Granbelm was one of 2019’s biggest surprises, I had no idea what to expect going in and it ended up being my favourite new series of the year. I also blogged about the whole thing so feel free to check that out if you want. On the surface of it Granbelm is just another battle royale deathmatch type show, this time with cool robots, but it’s got a few tricks up its sleeve to help it stand out. Today’s topic is one of those tricks; its use of meta expectations as obfuscation.
By the series halfway point only two characters had been eliminated from proceedings; Rosa in the first episode and Nene in episode 5. Nene resurfaces in epiosde 6 no worse for wear for her defeat and willing to help Mangetsu and Shingetsu going forward. This is an interesting development because most of what it does happens outwith the show proper. In story it serves to confirm for the protagonists that losing isn’t fatal and the losers get to go back to their ordinary lives (the viewer already knows this as Rosa was shown alive back in episode 2) and brings Nene into the fold to allow for her later role in the show. What it does more broadly though, is subvert conventions a little. It’s kind of an assumed thing at this point that shows in this vein will kill off their casts as the show progresses, to the point where having that not be the case feels weirdly novel. It often feels like a bit of a waste of good characters to just throw them into the grinder because the structure of the series demands it, so it’s a nice surprise when they get to stick around in a supporting role after they lose. So we’re presented with a less typical take on the format which lets a fun charcter stick around for longer. Except there’s a hitch. Nene is wrong.
In the very next episode Anna, one of the remaining competitors, finally forces Shingetsu into the one on one duel she’d been avoiding for the entire series. Anna loses, and she dies, and she’s forgotten. It’s not that nobody dies in the course of the Granbelm tournament, it’s that the Magiaconatus (the omnipotent magical artifact responsible for overseeing proceedings) has been erasing the losers from existence, altering the world and its history so that there’s no proof they ever existed. Nene throws us a bone; nobody dies, there’s a chance for losers to keep going and overcome their traumas. It’s one I was willing to accept because on a meta level it was novel, and because Rosa was a supporting piece of evidence, we’re not given any reason to doubt Nene’s account because she’s proven herself to be the most knowledgable authority on the nature of Granbelm thus far. And then it’s immediately pulled away.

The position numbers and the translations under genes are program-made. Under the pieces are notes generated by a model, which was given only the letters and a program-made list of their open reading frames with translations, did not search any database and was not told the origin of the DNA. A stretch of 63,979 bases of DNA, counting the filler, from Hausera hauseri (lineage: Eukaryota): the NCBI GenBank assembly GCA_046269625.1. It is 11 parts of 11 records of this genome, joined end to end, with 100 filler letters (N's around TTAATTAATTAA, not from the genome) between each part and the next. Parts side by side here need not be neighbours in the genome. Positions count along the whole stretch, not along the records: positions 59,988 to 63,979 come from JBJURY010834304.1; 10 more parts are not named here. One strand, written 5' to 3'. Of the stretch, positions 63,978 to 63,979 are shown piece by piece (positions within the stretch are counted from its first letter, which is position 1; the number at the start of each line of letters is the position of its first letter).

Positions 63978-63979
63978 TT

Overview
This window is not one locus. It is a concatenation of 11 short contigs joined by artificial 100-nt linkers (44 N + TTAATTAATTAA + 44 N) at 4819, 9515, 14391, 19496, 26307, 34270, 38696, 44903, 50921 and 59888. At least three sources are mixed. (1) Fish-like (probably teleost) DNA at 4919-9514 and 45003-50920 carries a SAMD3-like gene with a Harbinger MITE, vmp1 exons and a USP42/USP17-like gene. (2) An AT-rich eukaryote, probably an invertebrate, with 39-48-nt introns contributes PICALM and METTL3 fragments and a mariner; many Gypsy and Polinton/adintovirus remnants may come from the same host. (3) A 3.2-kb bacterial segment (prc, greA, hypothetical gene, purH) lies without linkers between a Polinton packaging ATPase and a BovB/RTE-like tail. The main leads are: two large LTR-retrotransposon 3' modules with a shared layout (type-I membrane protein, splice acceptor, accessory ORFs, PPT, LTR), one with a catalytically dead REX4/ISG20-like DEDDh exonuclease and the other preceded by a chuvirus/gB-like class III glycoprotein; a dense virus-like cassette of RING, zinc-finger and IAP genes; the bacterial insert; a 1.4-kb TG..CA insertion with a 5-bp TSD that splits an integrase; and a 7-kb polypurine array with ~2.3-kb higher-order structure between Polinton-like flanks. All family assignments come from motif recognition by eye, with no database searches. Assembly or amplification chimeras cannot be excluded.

It was all a lie. A convenient, happy lie to distract from the reality. A lie perpetuated unknowingly by people with good intentions, but which nonetheless acted to hide the truth. It’s impossible to ever know how many people originally entered this latest itteration of the Granbelm contest, and how many died in the process. The system grinds people up and they’re lost forever. It’s every bit of tragic and wasteful as other similar shows, we just can never know the true scale of it.
The show’s eventual trajectory becomes about tearing down this system and this bluff sets the tone for that perfectly. Grambelm needs to end. It’s a system which by the time the anime begins serves no purpose but to perpetuate its own cycle of suffering and conflict, which deceives participants into its unwinnable game with a convenient lie. It’s a little thing which helps raise the stakes in a much more interesting way than if it hadn’t been there. If they’d been up front about the potentially fatal consequences it would have been just another battle royale, by pretending otherwise it manages to be something more interesting. It can be harder to care about characters who you know are going to die at some point. But if you’re told that they’re going to live, against convention, then the equation changes a lot.
Also, Nene has a tiny crown, who doesn’t love tiny crowns?
Today’s discussion was about a new series that I loved, tomorrow we’ll be looking at a long runner which holds a special place in my heart.